US secures bases deal with Philippines to complete Western alliance arc
The United States on Thursday struck a deal for its troops to use China-facing military bases in the Philippines, securing an arc of alliances to counter Beijing expansion.
The agreement comes amid a burgeoning regional arms race triggered by the twin threats of China’s takeover ambitions of Taiwan and North Korea’s rapidly developing nuclear weapons programme.
It also comes on the eve of a rare visit by Antony Blinken, the US secretary of state, to China this weekend where he will reportedly meet president Xi Jinping.
The Philippines deal was agreed on Thursday by Lloyd Austin, the US defence secretary, in Manila and followed his visit to South Korea to fortify a growing coalition of Western-leaning Asian allies.
Mr Austin said the allies were committed to “strengthening our mutual capacities to resist armed attack”, as he accused China of making “illegitimate claims in the West Philippine Sea”.
Under the new arrangements, the US will have its largest military presence in the Philippines in 30 years. The country sits between the South China Sea and the Pacific, strengthening the sweep of US alliances from South Korea and Japan to Five Eyes intelligence partners, Australia and New Zealand.
It will allow Washington to deploy military equipment and rotate its troops through nine locations controlled by the Philippines, significantly expanding its current access to allow a more rapid and flexible response to possible conflict.
The exact location of the new bases has not been revealed but it is believed three could be on the northern island of Luzon, facing the Bashi Channel that separates the Philippines from Taiwan, which China has promised to take over.
“For a Taiwan contingency, the ability to have access to the northern Philippines is going to be important in terms of the US being able to control the Bashi Channel but also in terms of protecting Philippines territorial integrity,” Drew Thompson, a visiting senior research fellow at the Lee Kuan Yew School of Public Policy at the National University of Singapore, told The Telegraph.
US and regional military officials fear there is a growing risk China will try to forcibly seize democratic Taiwan before the end of the decade.
As part of its efforts to broaden its influence in the Indo-Pacific, the US reopened an embassy in the Solomon Islands on Wednesday after a 30-year absence, and in response to China signing a security pact with Honiara last year that led to fears of a future Chinese naval base there.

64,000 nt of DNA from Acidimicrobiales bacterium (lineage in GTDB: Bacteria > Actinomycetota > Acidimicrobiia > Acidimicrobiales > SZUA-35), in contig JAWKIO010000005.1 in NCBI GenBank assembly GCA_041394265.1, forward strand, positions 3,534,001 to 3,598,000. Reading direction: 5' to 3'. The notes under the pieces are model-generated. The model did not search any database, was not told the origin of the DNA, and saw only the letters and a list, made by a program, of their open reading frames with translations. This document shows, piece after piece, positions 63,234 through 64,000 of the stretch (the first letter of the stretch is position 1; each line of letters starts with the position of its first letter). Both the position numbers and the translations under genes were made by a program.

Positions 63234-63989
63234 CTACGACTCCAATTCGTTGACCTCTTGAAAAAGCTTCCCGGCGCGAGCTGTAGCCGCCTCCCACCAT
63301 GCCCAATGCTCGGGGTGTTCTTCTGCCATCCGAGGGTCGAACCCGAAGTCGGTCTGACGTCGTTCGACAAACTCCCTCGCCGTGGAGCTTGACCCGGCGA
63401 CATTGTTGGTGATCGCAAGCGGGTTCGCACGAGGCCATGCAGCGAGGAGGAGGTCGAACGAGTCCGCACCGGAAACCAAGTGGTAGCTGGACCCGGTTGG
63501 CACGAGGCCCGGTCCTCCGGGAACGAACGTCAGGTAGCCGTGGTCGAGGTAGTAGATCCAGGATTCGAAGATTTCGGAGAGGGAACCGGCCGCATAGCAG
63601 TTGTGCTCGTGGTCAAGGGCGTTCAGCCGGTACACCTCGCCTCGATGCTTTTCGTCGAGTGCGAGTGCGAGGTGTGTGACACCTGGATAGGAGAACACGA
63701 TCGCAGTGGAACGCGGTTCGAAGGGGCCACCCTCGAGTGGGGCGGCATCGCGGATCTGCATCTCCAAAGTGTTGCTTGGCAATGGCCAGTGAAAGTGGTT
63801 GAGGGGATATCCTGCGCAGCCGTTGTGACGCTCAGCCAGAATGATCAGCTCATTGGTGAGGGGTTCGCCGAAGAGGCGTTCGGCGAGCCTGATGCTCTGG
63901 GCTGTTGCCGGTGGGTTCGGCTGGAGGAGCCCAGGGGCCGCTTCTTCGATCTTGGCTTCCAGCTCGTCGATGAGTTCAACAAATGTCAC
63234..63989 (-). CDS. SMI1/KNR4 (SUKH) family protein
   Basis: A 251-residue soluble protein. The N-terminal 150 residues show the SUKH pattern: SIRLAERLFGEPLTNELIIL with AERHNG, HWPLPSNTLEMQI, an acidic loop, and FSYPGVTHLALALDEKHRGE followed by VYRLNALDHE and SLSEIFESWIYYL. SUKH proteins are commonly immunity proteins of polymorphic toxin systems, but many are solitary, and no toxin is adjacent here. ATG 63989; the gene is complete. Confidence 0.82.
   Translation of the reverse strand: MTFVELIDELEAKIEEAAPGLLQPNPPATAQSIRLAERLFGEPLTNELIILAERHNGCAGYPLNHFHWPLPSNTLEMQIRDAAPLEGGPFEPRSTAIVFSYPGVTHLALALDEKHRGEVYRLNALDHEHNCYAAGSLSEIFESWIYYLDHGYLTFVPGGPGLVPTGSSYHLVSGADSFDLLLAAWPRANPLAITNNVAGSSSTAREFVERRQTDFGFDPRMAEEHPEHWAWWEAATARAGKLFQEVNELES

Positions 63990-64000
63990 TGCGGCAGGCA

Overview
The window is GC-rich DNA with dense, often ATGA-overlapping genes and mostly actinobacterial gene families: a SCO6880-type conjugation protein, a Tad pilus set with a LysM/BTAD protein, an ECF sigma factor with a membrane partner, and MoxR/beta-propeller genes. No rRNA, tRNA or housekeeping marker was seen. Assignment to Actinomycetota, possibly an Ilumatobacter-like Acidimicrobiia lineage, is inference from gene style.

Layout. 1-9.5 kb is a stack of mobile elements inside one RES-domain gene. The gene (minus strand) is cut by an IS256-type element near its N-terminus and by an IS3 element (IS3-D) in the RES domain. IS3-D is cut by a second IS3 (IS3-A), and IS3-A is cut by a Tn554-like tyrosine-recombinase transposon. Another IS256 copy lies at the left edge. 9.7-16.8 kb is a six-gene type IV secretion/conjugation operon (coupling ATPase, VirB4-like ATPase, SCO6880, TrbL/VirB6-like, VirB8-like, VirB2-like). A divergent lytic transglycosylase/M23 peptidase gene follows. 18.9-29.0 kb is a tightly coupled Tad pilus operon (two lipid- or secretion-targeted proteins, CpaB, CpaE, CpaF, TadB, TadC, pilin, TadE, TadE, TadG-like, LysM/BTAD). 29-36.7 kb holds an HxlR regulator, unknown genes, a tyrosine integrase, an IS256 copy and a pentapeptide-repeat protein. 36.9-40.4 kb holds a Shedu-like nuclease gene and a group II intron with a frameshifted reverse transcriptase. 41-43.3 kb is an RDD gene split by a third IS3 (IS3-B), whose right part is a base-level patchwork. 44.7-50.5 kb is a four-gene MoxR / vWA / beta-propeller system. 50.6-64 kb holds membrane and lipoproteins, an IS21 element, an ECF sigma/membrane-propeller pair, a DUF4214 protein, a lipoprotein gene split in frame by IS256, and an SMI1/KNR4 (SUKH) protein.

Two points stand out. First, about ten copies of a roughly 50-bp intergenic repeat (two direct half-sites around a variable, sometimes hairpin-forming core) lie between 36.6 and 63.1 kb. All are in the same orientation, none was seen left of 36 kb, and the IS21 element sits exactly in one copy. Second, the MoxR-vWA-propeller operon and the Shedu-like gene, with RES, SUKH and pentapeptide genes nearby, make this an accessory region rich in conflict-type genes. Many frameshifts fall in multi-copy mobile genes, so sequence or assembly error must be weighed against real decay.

Announcing the news, Mr Blinken said that “more than any other part of the world, the Indo-Pacific region – including the Pacific Islands – will shape the world’s trajectory in the 21st century”.
But China’s response to the latest US moves in the region underscored the hurdles the secretary of state will face this weekend as he seeks to smooth over relations.
On Thursday, Mao Ning, a Chinese foreign ministry spokesperson, accused the US of threatening regional peace and stability.
“Out of self-interest, the United States continues to strengthen its military deployment in the region with a zero-sum mentality, which is exacerbating tension in the region and endangering regional peace and stability,” she said.
North Korea, a Chinese ally, issued its own warning in response to the defence secretary’s trip to Seoul earlier this week, where he vowed to expand military drills with South Korea and boost nuclear deterrence planning.
In a statement released by state media, Pyongyang warned the region had reached an “extreme red line” after Mr Austin’s visit, accusing the US of pushing the Korean Peninsula towards becoming a “huge war arsenal”.
The Philippines is the United States’ oldest treaty ally in Asia. But relations struggled under Rodrigo Duterte, the former president, who took the country in a more pro-Beijing direction and threatened to end the Visiting Forces Agreement, which gives legal protection to US military based there.
Collin Koh, a research fellow with the S Rajaratnam School of International Studies in Singapore, said the latest deal was significant “for the entire alliance as a whole”.
He pointed to renewed US cooperation at a shipyard in Subic Bay on the west coast, which would be “instrumental not just for the Philippine Navy’s own expanding fleet, but also for the US Navy’s projection of presence into the South China Sea.”
Euan Graham, a Singapore-based senior fellow at the International Institute for Strategic Studies, said if the additional bases included Subic Bay and Luzon, it would make it “harder for China to operate warships and aircraft in the vicinity.”
While it carried risks for Manila, “an enhanced US military presence and defence guarantee represents its most viable option to deter China from moving further into the Philippines' Exclusive Economic Zone and archipelagic waters,” he said.
In a Thursday press conference, Mr Austin stressed it would be an “opportunity to increase our effectiveness, increase interoperability.”
He added: “It is not about permanent basing, but it is a big deal.”